Journal of Clinical and Diagnostic Research, ISSN - 0973 - 709X

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Original article / research
Table of Contents - Year : 2017 | Month : July | Volume : 11 | Issue : 7 | Page : OC15 - OC20

Frequent Occurrence of Faulty Practices, Misconceptions and Lack of Knowledge among Hypothyroid Patients OC15-OC20

A Goel, C Shivaprasad, A kolly, A.A Pulikkal, R Boppana, C.S Dwarakanath

Correspondence
Dr. C Shivaprasad,
Associate Professor, Department of Endocrinology, Vydehi Institute of Medical Sciences and Research Centre,
# 82 EPIP Area, Whitefield Bengaluru–560066, Bengaluru, Karnataka, India.
E-mail: shvprsd.c@gmail.com

Introduction: Hypothyroidism is a common endocrine disorder with a reported prevalence of 4%-10%. Previous studies have reported significant gaps in the basic knowledge about the condition in hypothyroid patients. It has also been observed that faulty practices prevail among these patients. There is paucity of data on the assessment of knowledge and practices among treated hypothyroid patients.

Aim: The present study was aims to assess the knowledge, awareness and practices in treated hypothyroid patients.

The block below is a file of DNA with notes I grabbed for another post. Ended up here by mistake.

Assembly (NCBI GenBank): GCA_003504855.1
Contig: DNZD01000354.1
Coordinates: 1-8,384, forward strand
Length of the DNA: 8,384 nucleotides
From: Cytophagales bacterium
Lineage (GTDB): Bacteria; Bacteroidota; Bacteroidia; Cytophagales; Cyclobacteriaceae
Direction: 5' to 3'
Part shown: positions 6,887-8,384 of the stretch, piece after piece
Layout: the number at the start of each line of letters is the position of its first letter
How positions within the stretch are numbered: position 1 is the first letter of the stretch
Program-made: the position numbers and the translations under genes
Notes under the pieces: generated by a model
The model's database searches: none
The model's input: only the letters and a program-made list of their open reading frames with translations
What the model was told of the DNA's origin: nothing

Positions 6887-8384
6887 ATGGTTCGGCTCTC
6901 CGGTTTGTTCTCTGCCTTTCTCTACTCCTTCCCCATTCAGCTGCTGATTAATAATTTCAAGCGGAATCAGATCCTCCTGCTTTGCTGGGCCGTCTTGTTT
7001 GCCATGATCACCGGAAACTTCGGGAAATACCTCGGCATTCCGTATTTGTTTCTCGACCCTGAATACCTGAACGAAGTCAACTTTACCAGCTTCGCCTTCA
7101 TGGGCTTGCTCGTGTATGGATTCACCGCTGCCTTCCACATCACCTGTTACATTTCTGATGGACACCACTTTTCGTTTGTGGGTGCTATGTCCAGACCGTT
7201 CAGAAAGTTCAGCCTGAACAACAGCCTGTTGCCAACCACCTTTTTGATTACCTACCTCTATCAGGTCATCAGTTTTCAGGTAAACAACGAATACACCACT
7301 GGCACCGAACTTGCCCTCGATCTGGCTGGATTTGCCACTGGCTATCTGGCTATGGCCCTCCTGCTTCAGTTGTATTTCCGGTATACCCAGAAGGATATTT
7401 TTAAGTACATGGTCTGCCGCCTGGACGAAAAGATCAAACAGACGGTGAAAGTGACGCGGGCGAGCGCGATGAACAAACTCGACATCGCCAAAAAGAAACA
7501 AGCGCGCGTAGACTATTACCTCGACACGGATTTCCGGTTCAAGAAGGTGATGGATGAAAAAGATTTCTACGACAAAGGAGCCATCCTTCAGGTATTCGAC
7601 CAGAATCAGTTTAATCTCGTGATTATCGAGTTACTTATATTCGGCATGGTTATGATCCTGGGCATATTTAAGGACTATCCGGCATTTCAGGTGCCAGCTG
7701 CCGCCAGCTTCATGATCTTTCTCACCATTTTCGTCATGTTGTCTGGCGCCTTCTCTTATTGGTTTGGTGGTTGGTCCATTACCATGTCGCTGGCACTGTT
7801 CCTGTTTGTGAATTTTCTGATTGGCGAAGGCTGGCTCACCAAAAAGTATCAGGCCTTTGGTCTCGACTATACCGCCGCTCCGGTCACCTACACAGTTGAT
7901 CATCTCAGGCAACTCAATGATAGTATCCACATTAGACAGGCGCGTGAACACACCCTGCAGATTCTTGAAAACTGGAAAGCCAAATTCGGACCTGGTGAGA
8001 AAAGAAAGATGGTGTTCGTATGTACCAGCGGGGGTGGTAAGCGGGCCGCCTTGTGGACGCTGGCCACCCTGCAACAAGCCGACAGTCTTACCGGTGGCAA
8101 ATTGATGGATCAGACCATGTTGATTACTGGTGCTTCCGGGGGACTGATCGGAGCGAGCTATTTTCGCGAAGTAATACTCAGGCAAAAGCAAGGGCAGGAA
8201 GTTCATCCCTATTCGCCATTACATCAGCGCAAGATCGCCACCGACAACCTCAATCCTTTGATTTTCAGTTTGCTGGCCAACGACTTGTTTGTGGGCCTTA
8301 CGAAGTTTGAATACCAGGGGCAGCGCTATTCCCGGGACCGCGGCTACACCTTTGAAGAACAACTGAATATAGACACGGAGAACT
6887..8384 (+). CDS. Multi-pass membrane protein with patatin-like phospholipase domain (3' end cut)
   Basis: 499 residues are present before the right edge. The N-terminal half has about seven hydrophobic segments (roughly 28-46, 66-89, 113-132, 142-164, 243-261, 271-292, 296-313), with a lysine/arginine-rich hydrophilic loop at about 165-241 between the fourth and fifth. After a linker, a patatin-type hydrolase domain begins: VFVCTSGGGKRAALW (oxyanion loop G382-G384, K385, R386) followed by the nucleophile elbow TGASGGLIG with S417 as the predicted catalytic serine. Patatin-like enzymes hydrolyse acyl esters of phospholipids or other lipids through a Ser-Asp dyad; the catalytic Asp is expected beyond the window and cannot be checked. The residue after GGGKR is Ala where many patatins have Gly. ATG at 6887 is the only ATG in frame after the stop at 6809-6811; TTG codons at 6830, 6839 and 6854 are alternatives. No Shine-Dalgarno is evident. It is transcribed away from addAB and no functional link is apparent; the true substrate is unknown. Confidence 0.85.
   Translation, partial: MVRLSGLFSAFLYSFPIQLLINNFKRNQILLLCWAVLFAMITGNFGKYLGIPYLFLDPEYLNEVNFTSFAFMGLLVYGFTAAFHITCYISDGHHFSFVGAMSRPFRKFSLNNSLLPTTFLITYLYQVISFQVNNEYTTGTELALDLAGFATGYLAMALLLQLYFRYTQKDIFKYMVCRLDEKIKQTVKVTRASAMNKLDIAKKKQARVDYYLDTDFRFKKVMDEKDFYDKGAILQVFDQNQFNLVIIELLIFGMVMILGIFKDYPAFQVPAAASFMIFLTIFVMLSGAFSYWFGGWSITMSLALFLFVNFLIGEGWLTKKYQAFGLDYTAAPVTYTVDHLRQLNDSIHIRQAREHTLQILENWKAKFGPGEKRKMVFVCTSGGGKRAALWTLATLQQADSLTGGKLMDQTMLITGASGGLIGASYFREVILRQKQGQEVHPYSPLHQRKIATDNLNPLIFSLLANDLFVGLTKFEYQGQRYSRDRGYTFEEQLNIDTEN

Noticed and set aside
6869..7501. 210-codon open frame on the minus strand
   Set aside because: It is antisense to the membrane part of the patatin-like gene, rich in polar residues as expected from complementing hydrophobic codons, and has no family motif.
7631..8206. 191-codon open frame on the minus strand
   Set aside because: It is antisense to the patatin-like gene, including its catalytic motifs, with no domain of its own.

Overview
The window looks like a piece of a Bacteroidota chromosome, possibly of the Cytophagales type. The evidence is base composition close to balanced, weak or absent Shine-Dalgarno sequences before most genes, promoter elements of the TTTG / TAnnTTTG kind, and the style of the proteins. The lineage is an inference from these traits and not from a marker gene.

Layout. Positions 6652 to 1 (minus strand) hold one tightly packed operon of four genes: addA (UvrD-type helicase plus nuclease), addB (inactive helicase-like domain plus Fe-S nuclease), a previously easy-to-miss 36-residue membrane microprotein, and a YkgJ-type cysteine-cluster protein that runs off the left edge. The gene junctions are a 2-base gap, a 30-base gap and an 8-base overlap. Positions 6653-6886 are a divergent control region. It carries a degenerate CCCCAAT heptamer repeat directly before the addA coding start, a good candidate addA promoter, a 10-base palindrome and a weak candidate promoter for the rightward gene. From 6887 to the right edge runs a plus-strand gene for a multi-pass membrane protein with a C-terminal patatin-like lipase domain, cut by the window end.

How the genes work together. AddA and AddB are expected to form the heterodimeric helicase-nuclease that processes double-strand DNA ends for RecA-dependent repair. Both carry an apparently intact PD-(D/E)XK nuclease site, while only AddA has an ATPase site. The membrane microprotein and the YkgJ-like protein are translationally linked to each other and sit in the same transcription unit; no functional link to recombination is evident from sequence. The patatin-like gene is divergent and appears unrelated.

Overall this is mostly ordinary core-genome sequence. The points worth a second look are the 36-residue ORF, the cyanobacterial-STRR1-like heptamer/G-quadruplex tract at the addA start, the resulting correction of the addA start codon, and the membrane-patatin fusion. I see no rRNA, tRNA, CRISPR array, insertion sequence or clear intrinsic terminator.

Materials and Methods: The current cross-sectional study was conducted on 244 consecutive hypothyroid patients, attending the Endocrinology Outpatient Department (OPD). The patients were asked to fill a structured questionnaire pertaining to knowledge and practices about various aspects of hypothyroidism.

Results: Only two-thirds of the participants correctly identified thyroid as a gland and 41% were aware that hypothyroidism is caused due to decreased function of the thyroid gland. The most common symptom attributed to hypothyroidism was weight gain (139 responses). Nearly 45% of the patients believed alternative forms of medicine can be used for treatment of hypothyroidism. It was believed by 42% of the patients that hypothyroidism runs in the family and about 10% believed it could be transferred to their spouses. Only 33% of the patients gave one hour gap between levothyroxine and food intake.

Conclusion: The study demonstrates the lack of knowledge about basic aspects of hypothyroidism among the patients. In addition, there is a high prevalence of misconceptions and faulty practices. The study highlights the need for comprehensive patient education to improve therapeutic outcomes and compliance among hypothyroid patients.